Socially-assistive robots in therapy and education

We designed and trialled novel robot-assisted approaches to support therapy and education for children and students with autism and intellectual disability.

The challenge

For some young people living with autism spectrum disorder and/or an intellectual disability, developing academic skills as well as communication and social interaction skills can be a significant challenge.

Often, these individuals need additional support to improve their competence in these areas.

Much of this support is provided through digital technology, where the learning environment is judgement-free, allowing students to feel more engaged and at ease.

While considered safe and effective, learning through technology can lose its merit when the student becomes dependent on the virtual world, or is unwilling or even unable to translate skills learned in that world into the real world.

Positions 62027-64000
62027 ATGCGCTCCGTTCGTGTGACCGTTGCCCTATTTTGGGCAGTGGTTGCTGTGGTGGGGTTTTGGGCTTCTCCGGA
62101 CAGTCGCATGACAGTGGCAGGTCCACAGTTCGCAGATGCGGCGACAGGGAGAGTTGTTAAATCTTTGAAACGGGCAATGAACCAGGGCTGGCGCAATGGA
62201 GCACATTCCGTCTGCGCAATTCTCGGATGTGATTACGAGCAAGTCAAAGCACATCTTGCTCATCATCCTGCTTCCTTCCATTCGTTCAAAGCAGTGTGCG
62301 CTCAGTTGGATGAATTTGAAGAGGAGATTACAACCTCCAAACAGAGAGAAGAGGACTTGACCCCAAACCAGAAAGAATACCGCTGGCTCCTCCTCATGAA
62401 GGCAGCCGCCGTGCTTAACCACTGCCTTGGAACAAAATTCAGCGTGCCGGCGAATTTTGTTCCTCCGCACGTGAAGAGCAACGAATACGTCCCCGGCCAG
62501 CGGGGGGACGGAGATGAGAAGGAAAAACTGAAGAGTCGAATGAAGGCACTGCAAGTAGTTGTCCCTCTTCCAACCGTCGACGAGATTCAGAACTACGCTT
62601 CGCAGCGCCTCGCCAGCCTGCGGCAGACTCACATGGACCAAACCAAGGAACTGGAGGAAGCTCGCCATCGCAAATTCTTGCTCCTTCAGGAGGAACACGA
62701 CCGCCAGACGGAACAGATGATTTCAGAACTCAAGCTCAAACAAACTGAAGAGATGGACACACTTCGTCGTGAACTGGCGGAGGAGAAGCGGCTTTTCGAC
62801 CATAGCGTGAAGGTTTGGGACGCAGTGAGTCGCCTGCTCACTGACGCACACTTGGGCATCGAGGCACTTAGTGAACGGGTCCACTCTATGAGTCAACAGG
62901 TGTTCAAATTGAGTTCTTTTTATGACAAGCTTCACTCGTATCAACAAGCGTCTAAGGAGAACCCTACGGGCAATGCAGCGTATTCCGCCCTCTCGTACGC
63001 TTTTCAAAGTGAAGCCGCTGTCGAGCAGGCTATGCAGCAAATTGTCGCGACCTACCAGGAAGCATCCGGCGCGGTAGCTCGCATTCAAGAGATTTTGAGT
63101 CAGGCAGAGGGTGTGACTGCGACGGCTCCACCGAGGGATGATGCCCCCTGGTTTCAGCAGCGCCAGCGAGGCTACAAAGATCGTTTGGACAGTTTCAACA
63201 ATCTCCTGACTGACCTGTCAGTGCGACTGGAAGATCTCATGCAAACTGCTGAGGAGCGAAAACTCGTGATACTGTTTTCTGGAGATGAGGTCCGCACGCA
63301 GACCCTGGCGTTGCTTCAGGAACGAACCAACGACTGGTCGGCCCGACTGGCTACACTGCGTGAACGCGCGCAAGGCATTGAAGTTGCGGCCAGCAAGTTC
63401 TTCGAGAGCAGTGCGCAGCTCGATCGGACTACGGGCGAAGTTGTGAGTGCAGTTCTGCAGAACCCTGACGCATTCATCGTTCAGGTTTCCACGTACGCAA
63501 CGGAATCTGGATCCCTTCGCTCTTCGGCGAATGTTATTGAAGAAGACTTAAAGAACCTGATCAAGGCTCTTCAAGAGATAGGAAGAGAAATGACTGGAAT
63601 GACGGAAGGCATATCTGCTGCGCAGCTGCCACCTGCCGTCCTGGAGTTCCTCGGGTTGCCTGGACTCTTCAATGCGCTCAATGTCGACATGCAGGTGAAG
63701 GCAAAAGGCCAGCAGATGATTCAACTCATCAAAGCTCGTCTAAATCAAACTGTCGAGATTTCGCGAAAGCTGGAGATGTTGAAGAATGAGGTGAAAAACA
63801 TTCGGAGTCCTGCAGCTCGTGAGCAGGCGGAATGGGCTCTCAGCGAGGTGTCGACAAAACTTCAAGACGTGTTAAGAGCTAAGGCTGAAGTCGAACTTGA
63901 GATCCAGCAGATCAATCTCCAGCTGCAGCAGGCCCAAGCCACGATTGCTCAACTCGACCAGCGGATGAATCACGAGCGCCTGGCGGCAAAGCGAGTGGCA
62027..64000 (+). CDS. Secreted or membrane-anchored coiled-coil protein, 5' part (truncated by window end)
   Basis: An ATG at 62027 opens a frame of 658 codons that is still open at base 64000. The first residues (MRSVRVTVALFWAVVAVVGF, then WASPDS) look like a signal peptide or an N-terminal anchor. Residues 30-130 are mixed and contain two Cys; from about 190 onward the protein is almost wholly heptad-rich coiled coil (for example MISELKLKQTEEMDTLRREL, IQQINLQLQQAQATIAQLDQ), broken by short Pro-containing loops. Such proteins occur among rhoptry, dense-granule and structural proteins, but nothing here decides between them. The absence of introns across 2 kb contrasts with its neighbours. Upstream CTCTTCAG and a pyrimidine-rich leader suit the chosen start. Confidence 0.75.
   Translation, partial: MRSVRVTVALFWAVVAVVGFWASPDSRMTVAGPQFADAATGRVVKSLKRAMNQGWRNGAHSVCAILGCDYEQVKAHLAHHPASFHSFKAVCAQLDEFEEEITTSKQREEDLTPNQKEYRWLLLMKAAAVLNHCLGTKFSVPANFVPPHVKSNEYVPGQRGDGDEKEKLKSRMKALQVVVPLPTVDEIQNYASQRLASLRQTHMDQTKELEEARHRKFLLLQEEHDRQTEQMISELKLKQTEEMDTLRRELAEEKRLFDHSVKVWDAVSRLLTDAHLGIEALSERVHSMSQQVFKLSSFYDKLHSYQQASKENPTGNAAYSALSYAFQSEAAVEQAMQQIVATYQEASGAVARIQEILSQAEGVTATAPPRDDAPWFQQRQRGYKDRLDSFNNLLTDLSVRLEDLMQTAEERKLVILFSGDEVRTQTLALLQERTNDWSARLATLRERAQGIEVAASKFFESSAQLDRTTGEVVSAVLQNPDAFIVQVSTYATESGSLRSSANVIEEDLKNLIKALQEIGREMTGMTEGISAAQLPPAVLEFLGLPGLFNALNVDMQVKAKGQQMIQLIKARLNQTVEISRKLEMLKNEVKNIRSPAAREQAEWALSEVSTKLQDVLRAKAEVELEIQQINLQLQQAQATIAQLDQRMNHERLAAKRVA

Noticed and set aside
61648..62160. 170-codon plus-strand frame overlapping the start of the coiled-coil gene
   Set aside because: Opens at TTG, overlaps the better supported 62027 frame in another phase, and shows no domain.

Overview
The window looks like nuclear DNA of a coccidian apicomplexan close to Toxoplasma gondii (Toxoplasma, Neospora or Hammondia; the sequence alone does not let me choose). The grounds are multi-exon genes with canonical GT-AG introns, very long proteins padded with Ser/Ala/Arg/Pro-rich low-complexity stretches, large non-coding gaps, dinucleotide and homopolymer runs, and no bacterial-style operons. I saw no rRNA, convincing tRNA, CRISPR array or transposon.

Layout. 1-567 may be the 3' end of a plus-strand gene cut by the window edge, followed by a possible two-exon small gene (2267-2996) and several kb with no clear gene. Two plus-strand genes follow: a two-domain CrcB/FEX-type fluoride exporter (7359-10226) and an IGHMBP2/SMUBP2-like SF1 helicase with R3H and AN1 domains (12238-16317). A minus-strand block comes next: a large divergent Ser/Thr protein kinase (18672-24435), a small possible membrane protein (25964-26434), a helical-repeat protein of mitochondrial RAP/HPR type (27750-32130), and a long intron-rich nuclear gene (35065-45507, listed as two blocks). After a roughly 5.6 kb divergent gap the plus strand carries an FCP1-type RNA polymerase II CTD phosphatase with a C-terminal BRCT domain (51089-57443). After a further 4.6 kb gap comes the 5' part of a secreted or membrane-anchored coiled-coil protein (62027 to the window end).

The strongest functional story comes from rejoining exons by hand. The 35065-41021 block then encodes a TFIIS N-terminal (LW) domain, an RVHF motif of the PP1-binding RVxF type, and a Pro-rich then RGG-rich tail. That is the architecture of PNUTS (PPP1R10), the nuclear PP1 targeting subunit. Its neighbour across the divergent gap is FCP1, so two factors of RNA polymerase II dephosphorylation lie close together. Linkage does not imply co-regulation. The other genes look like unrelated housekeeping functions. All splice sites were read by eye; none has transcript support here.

Our response

Our researchers have developed novel interventions and software to support robot-assisted therapy and education for young people with intellectual disability and autism using socially assistive robots (SARs).

SARs provide a compromise between the virtual and real world. They have a physical, 3D presence and can exhibit complex behaviour patterns while appearing less intimidating than humans. SARs provide assistance by developing a social bond with individuals in order to support measurable progression in the development of an ability.

We have been trialling NAO, KASPAR, PARO and PEPPER in a variety of settings. NAO, PARO and PEPPER robots have been used in the classroom to support secondary students across a range of disciplines, from science and IT to yoga and social skills.

The humanoid robot KASPAR was trialled in a clinical setting, where a therapist facilitated the robot’s interaction one-on-one with a child, specifically focussing on developing the child’s social and communication skills.